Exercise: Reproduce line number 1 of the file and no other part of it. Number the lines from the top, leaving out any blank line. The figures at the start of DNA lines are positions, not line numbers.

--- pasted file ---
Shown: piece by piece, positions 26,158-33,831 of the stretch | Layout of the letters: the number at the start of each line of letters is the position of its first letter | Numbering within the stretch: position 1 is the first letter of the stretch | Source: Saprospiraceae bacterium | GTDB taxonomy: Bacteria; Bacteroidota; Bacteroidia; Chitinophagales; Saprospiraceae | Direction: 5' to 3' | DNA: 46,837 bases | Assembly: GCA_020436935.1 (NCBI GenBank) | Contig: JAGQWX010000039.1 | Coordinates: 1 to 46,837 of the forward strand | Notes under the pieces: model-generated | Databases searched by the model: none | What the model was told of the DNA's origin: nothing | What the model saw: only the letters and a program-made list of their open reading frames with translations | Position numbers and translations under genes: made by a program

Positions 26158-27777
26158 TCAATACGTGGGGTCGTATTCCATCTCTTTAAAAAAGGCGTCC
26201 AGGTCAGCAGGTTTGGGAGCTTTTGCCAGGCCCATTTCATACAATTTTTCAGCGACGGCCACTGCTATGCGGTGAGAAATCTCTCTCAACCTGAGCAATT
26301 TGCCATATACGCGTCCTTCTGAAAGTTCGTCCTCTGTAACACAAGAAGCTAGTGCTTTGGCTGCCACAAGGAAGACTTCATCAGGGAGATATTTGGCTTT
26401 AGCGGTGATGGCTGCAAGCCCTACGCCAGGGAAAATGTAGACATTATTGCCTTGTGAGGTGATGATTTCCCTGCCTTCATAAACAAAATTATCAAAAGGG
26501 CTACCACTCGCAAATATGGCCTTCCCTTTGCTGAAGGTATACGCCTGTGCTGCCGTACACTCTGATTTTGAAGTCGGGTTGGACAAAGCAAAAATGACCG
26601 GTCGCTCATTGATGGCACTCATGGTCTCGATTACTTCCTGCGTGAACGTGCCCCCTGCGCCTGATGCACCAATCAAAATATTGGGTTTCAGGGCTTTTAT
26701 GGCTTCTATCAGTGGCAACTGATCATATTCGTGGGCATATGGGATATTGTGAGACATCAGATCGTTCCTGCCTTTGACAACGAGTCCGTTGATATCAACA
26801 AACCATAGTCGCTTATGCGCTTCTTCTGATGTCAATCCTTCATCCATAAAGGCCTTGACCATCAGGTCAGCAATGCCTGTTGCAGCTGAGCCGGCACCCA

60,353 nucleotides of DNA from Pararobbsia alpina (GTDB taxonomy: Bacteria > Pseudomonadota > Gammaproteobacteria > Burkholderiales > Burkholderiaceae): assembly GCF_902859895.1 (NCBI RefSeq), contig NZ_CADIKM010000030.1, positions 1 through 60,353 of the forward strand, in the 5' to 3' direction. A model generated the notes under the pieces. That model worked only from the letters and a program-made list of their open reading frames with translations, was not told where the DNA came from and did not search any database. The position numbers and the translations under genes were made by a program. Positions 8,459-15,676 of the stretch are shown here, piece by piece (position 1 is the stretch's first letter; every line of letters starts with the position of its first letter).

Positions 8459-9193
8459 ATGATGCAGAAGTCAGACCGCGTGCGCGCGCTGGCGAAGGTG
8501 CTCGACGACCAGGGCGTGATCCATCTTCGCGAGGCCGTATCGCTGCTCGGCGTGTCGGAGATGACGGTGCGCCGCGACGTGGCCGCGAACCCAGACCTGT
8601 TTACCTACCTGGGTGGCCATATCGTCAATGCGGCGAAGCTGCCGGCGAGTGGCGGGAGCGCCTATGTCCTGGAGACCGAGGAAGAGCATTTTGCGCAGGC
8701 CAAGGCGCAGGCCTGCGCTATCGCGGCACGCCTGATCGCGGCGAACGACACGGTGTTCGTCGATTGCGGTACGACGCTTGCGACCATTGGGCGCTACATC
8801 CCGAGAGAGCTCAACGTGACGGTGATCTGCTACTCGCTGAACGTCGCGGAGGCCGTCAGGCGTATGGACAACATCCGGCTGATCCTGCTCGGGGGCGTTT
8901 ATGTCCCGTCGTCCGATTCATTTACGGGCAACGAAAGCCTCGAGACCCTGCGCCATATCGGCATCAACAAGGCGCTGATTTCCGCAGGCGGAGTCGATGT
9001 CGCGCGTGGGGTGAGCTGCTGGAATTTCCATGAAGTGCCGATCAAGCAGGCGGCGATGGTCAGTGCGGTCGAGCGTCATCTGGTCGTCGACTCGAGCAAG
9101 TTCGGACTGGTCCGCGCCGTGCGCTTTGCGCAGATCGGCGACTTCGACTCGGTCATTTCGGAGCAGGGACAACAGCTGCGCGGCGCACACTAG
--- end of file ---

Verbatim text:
Shown: piece by piece, positions 26,158-33,831 of the stretch | Layout of the letters: the number at the start of each line of letters is the position of its first letter | Numbering within the stretch: position 1 is the first letter of the stretch | Source: Saprospiraceae bacterium | GTDB taxonomy: Bacteria; Bacteroidota; Bacteroidia; Chitinophagales; Saprospiraceae | Direction: 5' to 3' | DNA: 46,837 bases | Assembly: GCA_020436935.1 (NCBI GenBank) | Contig: JAGQWX010000039.1 | Coordinates: 1 to 46,837 of the forward strand | Notes under the pieces: model-generated | Databases searched by the model: none | What the model was told of the DNA's origin: nothing | What the model saw: only the letters and a program-made list of their open reading frames with translations | Position numbers and translations under genes: made by a program